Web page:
An agreement reached between the city of New Orleans and the state paves the way to move City Hall to Duncan Plaza, according to a press release .
The swap was authorized by state legislation passed in the 2023 Regular Legislative Session (ACT 313) and signed by Governor John Bel Edwards this summer. Following this authorization – the City of New Orleans, Civil District Court judges and the State of Louisiana continued negotiations through the summer.
The deal was negotiated by the New Orleans Building Corporation, Civil District Court judges, Gov. John Bel Edwards’ administration and the New Orleans City Council and ttransfers the balance of the property on Duncan Plaza to the City in exchange for the Civil District Court site and the surface parking lot behind current City Hall.
“After years of negotiations, I am proud to announce that the City of New Orleans has reached an agreement with the State of Louisiana for a property exchange that would place all of Duncan Plaza under the city’s control for the first time in decades,” Mayor LaToya Cantrell said in a statement. “Since I was first sworn in as mayor in 2018, my goal has been for the city to regain ownership of Duncan Plaza on behalf of the residents of New Orleans. I am grateful for all the partners at the local and state level that came to the table to make a fair deal, allowing the city to utilize this central location in the heart of downtown. This exchange presents exciting development opportunities that will benefit the city, residents and the business community for years to come.”
The land swap puts Duncan Plaza back under city control, but must be approved by the City Planning Commission and the New Orleans City Council.
“We would have never reached this agreement without the teamwork between Governor Edwards’ Administration, the Civil District Court judges, the Cantrell Administration, the NOBC and the City Council. This was truly a team effort and took everyone’s dedication to bring home,” City Council Vice President Helena Moreno said in a statement. “It has long been in the city’s interest to unite the divided Duncan Plaza site, and due to the complexity involved, many doubted it could ever be done. Yet, thanks to the cooperation and commitment of our partners, we can proudly announce this important site will be transferred to the people of New Orleans.”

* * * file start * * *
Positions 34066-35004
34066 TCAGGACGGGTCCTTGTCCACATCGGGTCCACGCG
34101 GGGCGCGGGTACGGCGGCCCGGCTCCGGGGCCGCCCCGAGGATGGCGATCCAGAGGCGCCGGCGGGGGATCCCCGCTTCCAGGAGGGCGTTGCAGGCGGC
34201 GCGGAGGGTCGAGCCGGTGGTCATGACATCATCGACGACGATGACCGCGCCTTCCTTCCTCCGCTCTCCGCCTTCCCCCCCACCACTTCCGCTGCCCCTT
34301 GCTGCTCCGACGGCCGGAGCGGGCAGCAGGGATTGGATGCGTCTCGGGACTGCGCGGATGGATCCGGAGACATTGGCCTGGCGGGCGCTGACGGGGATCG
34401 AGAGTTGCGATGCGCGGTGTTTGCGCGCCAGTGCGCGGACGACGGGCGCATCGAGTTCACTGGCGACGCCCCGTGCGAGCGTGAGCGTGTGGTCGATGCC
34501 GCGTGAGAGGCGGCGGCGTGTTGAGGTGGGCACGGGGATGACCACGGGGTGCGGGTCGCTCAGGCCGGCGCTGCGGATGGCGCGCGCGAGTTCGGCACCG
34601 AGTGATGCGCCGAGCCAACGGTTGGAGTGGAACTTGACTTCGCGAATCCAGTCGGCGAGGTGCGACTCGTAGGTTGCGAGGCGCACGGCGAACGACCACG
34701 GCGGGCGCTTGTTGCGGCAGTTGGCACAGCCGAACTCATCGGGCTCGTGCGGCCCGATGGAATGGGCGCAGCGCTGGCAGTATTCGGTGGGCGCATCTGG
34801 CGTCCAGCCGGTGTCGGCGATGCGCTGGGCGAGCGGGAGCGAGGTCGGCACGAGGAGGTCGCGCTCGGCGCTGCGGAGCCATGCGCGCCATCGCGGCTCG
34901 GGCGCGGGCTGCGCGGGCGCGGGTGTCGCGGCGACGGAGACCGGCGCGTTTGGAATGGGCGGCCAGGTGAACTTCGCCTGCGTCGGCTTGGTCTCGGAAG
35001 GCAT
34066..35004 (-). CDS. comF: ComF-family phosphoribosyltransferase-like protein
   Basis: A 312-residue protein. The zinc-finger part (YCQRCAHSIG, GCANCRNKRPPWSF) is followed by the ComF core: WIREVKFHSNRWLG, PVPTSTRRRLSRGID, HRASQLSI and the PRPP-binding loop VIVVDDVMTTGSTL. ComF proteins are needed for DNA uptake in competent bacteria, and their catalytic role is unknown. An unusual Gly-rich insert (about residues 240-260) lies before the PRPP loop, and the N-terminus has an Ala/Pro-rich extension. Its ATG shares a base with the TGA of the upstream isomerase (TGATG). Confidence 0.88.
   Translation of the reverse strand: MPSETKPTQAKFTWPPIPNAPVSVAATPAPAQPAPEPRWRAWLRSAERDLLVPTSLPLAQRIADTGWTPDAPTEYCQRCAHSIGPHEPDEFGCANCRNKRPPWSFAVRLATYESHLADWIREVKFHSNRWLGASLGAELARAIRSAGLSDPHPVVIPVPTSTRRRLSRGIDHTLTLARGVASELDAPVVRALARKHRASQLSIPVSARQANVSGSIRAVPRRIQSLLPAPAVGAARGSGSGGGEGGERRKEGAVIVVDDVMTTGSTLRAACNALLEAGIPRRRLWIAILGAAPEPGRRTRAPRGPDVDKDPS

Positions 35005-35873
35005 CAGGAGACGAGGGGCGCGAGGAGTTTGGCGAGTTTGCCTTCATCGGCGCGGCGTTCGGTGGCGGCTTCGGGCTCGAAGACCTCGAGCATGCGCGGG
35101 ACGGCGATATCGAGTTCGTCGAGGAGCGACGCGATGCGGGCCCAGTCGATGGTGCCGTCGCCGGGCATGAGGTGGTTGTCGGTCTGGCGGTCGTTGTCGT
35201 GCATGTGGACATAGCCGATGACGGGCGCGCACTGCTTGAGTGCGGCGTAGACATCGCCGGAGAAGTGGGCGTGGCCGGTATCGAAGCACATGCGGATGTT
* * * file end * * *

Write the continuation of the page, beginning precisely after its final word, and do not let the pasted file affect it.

A state office building and the former Supreme Court building occupied nearly half of Duncan Plaza for years, although both buildings have been demolished in the past two decades. Since those demolitions, the land directly across Perdido Street from the current City Hall has sat vacant but under state ownership.
“The agreement is a tremendous win for all parties and secures the whole of centrally located Duncan Plaza for future city use,” said NOBC Board Chair Tracie Boutte.
Several state lawmakers are calling the deal a win for the city and state, as well.
“I am proud to have carried the legislation that made this agreement possible,” State Rep. Candace Newell said in the statement. “This deal is a win-win for the people of New Orleans and Louisiana alike.”
And in the printed statement, State Sen. Royce Duplessis said “This agreement ensures that our city and state governments and Civil District Court all have room to grow right in the heart of our city. This is a prime example of what city-state government collaboration should look like.”